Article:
Entercom late Friday announced it would dramatically slash the quarterly dividend it pays to shareholders, from 9 cents per share to just 2 cents, and reinvest the roughly $39 million in annual capital freed up to buy back stock and speed up deleveraging. Investors frowned on the move, pushing the company’s stock down 14% in after-hours trading, after a tumultuous week that saw the stock slide 36% on Wednesday.

The 2 cents per share dividend will be payable on Sept. 13 to shareholders of record as of Aug. 29. It marks a reduction of 7 cents per share from the company’s previous quarterly dividend.

“We believe that redeploying capital from dividends to both share buybacks and debt reduction will allow us to drive increased shareholder value given our belief that our stock is now trading significantly below its intrinsic value and because this action will allow us to accelerate progress on our commitment to reduce total net leverage to four times,” David Field, Chairman, President and CEO, said in a statement issued Friday evening after the market closed. At that point Entercom stock was up 3% to $3.54 per share. But the surprising announcement of the dividend cut triggered a double-digit decline in after-hours trading.

The decision to slash the dividend by 78% is rooted in the belief by the company that its stock is trading far below its fair market value and that the deep discount offers an opportunity for the company to buy back shares and reduce its leverage ratio. On its earnings call with investors last week, Field closed his opening remarks by saying, “We see our stock valuation as a complete disconnect from where we see the business and the strength of our platform and assets and capabilities, and the opportunities for growth and value creation that we believe lie in front of us.” Among the metrics the company points to are a 3% increase in Q2 revenues (minus political) and a 7% increase in EBITDA, a measure of cash flow.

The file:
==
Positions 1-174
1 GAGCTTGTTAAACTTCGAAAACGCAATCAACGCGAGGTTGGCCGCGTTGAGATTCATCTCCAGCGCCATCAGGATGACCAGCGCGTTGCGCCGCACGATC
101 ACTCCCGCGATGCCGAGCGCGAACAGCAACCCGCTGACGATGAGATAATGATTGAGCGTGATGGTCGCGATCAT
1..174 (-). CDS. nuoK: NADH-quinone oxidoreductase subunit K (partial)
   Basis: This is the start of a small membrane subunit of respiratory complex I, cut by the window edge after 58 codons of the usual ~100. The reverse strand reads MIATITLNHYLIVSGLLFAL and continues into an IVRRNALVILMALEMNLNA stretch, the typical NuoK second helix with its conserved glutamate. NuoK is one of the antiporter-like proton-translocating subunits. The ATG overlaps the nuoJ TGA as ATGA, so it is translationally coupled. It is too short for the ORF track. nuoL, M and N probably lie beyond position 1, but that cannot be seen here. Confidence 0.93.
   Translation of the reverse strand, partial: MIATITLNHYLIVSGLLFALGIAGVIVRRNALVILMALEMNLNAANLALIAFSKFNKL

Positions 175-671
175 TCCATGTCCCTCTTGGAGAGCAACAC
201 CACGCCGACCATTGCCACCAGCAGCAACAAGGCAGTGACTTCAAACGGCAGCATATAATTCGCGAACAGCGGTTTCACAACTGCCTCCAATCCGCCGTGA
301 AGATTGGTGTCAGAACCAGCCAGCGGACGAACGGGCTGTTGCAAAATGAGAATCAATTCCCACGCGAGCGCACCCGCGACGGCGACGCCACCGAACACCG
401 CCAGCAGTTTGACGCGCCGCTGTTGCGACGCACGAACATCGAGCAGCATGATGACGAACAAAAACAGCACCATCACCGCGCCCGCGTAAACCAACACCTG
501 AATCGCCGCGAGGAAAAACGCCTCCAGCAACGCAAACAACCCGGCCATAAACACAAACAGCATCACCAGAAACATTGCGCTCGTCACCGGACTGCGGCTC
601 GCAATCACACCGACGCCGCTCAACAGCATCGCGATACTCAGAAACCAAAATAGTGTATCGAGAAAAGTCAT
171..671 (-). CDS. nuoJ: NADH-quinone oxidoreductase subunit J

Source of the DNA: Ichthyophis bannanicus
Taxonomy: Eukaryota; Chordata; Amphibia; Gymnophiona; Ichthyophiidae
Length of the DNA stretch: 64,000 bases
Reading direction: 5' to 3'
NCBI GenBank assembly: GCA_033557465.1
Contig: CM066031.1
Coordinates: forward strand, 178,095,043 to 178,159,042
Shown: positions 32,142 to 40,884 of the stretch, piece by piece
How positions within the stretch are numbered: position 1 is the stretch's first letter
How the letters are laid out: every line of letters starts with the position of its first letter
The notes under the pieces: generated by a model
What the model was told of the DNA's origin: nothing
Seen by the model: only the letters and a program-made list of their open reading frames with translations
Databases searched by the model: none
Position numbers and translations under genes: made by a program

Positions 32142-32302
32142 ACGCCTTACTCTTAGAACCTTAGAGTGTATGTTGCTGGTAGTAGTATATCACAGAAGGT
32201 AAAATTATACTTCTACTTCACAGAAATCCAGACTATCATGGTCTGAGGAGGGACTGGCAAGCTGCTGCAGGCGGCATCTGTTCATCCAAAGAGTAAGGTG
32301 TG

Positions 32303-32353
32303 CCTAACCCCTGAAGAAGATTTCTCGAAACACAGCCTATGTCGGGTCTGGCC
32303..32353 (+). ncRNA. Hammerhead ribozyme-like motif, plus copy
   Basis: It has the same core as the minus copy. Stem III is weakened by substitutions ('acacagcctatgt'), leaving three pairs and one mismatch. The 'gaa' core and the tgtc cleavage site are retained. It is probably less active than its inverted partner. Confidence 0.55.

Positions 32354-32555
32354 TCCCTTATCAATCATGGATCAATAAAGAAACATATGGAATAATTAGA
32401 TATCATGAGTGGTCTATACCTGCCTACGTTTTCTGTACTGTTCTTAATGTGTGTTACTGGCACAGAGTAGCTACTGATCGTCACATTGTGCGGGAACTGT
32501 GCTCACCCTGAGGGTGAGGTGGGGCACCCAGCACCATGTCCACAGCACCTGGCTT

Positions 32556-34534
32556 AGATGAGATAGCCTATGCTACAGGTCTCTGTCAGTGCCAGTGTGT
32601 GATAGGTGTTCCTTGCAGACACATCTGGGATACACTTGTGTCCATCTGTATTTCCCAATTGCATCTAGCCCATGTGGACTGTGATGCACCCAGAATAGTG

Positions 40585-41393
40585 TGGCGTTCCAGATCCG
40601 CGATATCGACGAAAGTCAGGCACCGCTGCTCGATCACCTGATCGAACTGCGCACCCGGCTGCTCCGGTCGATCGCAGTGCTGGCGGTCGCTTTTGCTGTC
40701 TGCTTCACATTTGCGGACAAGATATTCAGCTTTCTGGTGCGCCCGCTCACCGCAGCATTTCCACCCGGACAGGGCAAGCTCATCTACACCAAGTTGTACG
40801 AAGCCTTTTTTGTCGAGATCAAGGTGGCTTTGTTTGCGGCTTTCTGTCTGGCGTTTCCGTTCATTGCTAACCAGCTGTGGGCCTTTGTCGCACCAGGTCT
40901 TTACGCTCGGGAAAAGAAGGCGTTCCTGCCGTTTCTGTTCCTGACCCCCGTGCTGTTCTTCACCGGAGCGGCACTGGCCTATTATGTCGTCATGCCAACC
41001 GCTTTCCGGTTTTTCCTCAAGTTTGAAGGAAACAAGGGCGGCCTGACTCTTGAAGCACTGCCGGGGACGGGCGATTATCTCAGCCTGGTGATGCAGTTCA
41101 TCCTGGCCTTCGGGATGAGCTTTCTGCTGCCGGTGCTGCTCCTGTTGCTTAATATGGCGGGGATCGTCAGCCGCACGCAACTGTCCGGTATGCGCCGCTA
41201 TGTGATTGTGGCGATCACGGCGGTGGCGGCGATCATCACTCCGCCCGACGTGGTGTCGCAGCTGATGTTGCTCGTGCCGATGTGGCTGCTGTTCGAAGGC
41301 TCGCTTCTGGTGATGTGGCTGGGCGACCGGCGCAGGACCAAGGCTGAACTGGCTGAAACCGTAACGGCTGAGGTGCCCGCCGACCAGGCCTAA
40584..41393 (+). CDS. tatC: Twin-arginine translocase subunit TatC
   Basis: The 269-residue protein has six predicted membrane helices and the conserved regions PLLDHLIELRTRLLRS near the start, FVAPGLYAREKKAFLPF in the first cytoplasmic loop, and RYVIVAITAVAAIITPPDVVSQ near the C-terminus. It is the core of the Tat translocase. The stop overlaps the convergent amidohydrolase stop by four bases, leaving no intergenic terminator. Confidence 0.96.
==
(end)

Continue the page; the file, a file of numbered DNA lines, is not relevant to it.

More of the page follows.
The dividend announcement capped off a turbulent week for radio’s second largest company. On Wednesday morning it reported Q2 revenues rose 2.3%, lower than the 4% the company projected three months earlier. Wall Street punished the company, sending its stock price down a blistering 36% to close at $3.36 on Wednesday, causing it to lose more than one-third of its value in a single day.